Research for families.
To understand the power of play, the Museum is proud to host leading-edge child development research studies in partnership with regional colleges and universities. During a visit to the Museum, you may find researchers seeking participants for studies. But not to worry! These studies are always designed to be quick and fun!
If approached, please consider participating as your involvement helps build future knowledge about how children learn through play. As always, participation is optional.
MindCore / Changing Brain Lab
University of Pennsylvania
The Museum partnered with researchers from the University of Pennsylvania Child Development Labs and Changing Brain Lab to study cognitive development focused on understanding children’s learning and motivation. Much of children’s early life is characterized by active, self-directed learning and exploration. However, there is a great deal of variability in how children approach learning problems. The goal of the research was to explore the many factors that influence challenge-seeking and persistence while uncovering ways to encourage children to engage in and persist through all learning opportunities.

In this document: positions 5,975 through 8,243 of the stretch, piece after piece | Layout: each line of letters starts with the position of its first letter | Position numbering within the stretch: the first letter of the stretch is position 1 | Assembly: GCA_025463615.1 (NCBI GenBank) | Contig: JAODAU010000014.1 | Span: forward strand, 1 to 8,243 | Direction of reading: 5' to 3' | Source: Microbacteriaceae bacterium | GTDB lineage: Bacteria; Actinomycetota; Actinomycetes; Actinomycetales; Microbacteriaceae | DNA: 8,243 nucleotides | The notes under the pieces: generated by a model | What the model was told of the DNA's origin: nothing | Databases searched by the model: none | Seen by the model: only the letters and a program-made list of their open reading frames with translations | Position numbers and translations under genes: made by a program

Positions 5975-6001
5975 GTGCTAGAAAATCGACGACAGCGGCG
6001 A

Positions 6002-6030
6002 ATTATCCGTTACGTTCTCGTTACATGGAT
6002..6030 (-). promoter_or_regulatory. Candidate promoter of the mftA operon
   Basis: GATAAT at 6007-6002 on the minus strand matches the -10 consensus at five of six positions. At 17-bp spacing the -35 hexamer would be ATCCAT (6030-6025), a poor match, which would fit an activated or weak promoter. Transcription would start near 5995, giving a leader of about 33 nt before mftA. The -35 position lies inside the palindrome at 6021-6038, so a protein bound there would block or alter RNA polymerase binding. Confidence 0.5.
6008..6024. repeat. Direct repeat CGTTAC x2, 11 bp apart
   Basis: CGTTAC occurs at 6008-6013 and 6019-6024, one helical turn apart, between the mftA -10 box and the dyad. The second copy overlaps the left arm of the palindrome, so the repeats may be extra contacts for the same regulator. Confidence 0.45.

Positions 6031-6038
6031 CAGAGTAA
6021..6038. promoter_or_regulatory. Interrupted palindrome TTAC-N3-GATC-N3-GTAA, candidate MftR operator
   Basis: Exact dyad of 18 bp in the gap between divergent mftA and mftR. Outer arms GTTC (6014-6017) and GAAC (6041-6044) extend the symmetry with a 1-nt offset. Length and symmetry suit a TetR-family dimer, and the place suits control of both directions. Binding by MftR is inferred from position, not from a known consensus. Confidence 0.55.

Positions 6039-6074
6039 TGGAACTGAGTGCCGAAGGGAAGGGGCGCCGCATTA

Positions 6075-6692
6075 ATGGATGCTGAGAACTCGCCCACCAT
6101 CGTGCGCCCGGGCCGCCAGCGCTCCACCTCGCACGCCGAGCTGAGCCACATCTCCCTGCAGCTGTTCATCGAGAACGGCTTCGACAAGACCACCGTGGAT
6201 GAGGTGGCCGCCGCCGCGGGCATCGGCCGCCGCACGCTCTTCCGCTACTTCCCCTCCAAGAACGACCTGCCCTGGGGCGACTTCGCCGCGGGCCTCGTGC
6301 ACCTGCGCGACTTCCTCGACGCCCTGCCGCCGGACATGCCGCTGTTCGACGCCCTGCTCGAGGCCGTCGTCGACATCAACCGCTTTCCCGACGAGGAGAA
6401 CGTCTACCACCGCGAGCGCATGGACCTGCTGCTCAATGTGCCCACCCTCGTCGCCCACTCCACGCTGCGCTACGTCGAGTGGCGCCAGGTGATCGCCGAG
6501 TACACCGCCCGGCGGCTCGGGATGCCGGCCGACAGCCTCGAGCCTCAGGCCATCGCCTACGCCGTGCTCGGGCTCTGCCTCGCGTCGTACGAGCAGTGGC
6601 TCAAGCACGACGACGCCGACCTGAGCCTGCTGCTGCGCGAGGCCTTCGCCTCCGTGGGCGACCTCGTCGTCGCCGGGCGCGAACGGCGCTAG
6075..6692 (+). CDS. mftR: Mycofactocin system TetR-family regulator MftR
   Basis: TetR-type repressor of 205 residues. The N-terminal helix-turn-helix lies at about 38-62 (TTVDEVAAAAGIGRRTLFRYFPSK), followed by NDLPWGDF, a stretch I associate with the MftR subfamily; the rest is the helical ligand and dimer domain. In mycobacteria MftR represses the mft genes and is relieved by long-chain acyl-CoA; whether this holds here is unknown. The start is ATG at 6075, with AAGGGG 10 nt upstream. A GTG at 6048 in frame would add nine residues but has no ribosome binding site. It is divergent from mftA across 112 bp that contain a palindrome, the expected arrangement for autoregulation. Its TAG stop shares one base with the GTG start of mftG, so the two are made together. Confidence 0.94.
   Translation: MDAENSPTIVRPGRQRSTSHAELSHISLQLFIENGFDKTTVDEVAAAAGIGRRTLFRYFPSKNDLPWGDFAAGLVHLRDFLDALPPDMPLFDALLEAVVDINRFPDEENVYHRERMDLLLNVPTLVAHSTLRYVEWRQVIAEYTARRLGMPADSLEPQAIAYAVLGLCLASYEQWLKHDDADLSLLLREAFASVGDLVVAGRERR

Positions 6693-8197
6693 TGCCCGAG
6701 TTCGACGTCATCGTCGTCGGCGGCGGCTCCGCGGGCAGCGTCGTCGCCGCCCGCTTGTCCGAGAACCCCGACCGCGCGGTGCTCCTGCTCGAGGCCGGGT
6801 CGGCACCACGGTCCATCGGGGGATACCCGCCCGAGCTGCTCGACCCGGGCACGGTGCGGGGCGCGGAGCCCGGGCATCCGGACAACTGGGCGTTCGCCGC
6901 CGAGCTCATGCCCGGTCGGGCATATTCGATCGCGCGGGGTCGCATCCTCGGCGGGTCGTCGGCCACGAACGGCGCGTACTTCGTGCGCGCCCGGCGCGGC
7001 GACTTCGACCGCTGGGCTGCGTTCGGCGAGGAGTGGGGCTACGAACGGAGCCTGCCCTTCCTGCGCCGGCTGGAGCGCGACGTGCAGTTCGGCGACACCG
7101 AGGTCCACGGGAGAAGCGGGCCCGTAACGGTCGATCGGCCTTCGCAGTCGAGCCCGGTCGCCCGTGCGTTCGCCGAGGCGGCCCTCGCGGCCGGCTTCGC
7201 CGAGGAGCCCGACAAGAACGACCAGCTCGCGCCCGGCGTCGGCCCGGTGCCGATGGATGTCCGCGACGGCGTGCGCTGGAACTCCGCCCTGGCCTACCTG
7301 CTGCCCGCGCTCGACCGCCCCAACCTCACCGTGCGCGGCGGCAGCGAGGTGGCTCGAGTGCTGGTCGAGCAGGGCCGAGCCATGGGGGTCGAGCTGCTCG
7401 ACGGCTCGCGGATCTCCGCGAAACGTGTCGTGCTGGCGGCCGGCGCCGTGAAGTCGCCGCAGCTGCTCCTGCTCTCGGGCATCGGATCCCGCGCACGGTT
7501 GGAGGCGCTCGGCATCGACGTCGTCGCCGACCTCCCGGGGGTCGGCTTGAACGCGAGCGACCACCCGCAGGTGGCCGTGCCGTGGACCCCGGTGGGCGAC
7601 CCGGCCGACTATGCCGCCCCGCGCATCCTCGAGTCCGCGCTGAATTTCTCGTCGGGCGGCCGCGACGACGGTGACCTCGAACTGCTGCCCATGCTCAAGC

Lead researchers Allyson Mackey and Julia Leonard found children persist less when adults take over, publishing their findings in the journal Child Development.
Scientific Thinking and Representation (STAR) Lab
The Museum has partnered with researchers from the Scientific Thinking and Representation Lab (STAR) at Villanova University to study the development of scientific and imaginative cognition in children. This research examines how children learn from storybooks. Although very young children can distinguish reality from fiction, little else is known about the nature of their imaginative abilities. When children play pretend games or listen to stories, what principles govern their interactions with imaginary worlds? And what role does imaginative cognition play in development? This study involves reading a storybook to children and answering questions about the story just as children might do at school to identify the linkages between imaginative cognition in pretend games and stories and the serious uses of imaginative cognition in future planning and scientific reasoning.